Pacific Northwest Ballet
Pictures At An Exhibition Program
June 3, 2017
La Source, Opus 19/The Dreamer, Pictures At An Exhibition
Give different cultures the exact same culinary ingredients and they each come up with something different and equally yummy.
Pacific Northwest Ballet’s concluding season repertory program proved just this to be the case with its Pictures At An Exhibition array of three one-act ballets: Balanchine’s La Source, Robbins’ Opus 19/The Dreamer and Ratmansky’s ballet from which the title of the bill is derived. All three were PNB Company premieres, although it’s noted that Peter Boal staged La Source in 2009 for its School Performance.
Music by French composer Délibes (Coppélia, Sylvia) tends toward the light “croissant” — tuneful and effervescent and Balanchine’s 1968 bon-bon made for Violette Verdy and John Prinz reflects that in its conception and choreography. Yet make no mistake — this is a virtuoso ballet filled with hard, hard technical steps and sequences and partnering, but made to look easy and fun (which it is). Noelani Pantastico and partner Kyle Davis, with Elle Macy sailed through their assignments with aplomb and cheerful grace. This is a ballet where you cannot be just one type of dancer — a balancer or a turner or an adagio dancer; you have to do all three. There are partnered promenades in arabesque or second position that change arms but not direction, tons of turns, and lifts, balances, small allegro and also moving big. The moving big solo went to Macy who does sissonnes into attitude back where she practically touched and knocked her own head silly with her extended back toe, enormous pas de chat and variations thereof.
Davis displayed virtuoso male dancing…and received much-deserved applause for his coupé jeté, attentive partnering, and petite allegro. His assignments also included quick and unusual changes of weight and technical demands not for the faint-of-heart. Similar in build to Boal (line, easy extension, focus), it was easy to see why he was cast, and I look forward to seeing him in prominent roles more often.
Oh, how I wish I had been able to follow through with Jerome Robbins’ invitation to interview him someday — this was to have been part of my research into the life and career of Seattle-born Graham and Robbins dancer Nelle Fisher. It would have been fascinating and perhaps a bit intimidating, but I would have enjoyed getting to know the mind and thoughts of this great choreographic genius.
I had never seen his Opus 19/The Dreamer made in 1979 and tapped by PNB’s Artistic Director Peter Boal for his own dancing retirement piece. From the double lift and hold of the central man’s arms to his right side, Benjamin Griffiths evoked the spirit and times of someone dreaming. These dreams ranged from the simple sunrise/sunset beautiful landscape kind to troubling nightmares, with the corps de ballet swirling in chainé turns, their arms slapping at space.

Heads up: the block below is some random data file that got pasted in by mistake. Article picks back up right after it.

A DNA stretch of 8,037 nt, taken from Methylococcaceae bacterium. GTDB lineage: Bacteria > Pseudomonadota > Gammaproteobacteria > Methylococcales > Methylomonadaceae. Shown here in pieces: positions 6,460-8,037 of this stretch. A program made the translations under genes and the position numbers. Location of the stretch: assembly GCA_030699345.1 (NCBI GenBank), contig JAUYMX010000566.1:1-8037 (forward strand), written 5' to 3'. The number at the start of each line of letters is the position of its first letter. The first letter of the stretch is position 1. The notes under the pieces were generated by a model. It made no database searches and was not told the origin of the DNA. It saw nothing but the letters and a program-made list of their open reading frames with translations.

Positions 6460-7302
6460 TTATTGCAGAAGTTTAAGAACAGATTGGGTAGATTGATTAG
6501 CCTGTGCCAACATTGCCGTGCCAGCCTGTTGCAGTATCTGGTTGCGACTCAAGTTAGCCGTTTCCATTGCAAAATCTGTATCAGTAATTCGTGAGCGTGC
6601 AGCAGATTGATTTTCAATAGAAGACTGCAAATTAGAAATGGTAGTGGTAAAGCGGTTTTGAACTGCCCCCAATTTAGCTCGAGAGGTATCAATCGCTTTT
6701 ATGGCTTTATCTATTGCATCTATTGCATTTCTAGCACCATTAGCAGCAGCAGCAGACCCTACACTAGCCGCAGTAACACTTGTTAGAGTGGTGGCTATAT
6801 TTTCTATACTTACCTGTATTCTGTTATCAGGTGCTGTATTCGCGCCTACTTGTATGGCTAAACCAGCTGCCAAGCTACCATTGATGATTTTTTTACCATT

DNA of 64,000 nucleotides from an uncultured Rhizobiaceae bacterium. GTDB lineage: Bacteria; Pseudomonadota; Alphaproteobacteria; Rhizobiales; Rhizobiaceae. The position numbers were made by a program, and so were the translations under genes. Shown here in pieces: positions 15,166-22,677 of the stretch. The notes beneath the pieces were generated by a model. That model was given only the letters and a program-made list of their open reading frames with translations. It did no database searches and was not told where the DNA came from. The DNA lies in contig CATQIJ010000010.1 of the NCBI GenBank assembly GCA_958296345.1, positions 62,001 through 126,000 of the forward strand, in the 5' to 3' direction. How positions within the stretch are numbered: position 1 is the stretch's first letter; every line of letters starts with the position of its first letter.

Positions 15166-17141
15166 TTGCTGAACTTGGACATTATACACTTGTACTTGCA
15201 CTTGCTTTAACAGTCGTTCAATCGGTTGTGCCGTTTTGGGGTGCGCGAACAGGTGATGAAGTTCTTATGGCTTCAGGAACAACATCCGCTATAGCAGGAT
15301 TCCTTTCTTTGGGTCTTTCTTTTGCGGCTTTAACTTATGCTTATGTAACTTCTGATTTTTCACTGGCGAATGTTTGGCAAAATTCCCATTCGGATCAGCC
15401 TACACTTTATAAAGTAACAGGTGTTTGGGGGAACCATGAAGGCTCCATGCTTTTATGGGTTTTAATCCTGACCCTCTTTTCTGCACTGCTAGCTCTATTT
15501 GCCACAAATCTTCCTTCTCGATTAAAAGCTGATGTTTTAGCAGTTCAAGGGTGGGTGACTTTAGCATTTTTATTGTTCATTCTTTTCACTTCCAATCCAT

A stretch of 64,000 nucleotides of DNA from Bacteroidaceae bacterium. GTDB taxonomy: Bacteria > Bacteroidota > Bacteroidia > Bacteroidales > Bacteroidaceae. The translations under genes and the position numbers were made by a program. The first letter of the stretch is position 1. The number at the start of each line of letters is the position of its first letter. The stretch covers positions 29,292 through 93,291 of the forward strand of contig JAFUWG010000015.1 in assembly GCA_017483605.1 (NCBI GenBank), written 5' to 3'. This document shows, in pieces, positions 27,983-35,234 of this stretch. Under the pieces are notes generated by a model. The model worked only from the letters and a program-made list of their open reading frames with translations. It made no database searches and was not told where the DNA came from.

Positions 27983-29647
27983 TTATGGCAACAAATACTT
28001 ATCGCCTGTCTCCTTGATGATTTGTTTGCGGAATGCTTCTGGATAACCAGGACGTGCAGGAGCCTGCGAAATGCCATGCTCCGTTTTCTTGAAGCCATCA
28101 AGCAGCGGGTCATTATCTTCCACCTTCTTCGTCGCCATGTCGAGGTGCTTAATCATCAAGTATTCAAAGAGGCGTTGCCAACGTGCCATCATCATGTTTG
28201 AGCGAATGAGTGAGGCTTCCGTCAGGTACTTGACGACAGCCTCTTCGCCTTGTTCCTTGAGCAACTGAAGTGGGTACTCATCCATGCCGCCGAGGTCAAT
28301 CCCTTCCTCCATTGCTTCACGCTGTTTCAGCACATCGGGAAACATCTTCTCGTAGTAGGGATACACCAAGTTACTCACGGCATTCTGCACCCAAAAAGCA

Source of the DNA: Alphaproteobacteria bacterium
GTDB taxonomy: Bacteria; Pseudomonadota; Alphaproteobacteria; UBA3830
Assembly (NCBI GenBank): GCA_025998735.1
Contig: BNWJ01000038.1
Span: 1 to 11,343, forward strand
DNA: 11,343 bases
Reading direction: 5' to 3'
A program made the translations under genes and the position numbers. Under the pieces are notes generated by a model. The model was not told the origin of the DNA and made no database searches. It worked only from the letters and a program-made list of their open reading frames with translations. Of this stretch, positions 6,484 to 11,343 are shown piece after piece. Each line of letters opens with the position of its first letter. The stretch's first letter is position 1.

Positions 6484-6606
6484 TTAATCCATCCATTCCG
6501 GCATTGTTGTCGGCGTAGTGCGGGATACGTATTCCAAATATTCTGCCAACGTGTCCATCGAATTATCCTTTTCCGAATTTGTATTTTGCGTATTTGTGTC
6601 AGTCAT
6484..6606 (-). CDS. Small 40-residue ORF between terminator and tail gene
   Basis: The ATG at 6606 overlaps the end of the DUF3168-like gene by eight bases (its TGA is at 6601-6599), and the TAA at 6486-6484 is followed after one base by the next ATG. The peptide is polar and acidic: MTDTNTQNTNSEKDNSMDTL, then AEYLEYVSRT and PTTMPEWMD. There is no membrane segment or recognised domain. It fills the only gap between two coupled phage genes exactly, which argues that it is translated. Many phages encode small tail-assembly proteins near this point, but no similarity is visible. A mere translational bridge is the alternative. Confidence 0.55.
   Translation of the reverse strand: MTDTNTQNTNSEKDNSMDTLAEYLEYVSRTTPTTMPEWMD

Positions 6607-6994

Rachel Foster, appearing in a light tone of purple, seemed to be his character’s romantic interest and distraction. She floated in and out of his radar and consciousness, sometimes melding with the corps de ballet and sometimes inserting herself within his vision independently.
This is a ballet to Prokofiev’s first violin concerto, which is equally mysterious and high-powered. Kudos to soloist Michael Jinsoo-Lim.
Alexei Ratmansky’s Pictures At An Exhibition was reason enough for me to want to resubscribe when it was announced at the end of last season for this one. I’ve always wanted to make a ballet to this Mussorgsky music myself and was eager to see how one of today’s hottest ballet properties would treat the music and theme, having heard about the premiere of this ballet for New York City Ballet in 2014. I loved it!
The use of Kandinsky’s 1913 Color Study as the projected backdrop was inspired for the vibrancy. Also, even today, the artworks come across as contemporary and not at all as dusty museum canvases. I liked how he used the entire cast for the Promenade or bridge that connected each of the short 16 movements, as the composer had imagined patrons walking through a gallery, looking at his friend’s paintings.
I’ve always loved the charm of the “Ballet of the Unhatched Chicks” and thought it was very creative and fun to make this an all-male section — with them preening, pecking, and competitively dancing and making a visual fuss, as chicks are wont to do.
Baba Yaga, the witch who lives in a hut that’s on top of chicken legs, appears in folklore, and I liked how Ratmansky uses two couples to dance to this strange variation.
The ballet concludes with “The Great Gate of Kiev,” and the majesty of the music was shown in how the cast of only 10 made for a big ballet.
Bravo to piano soloist Allan Dameron.
I came away from this program elated and singing the praises of smart programming, smart dancing and smart choreography expressed in high art. Thank you, PNB!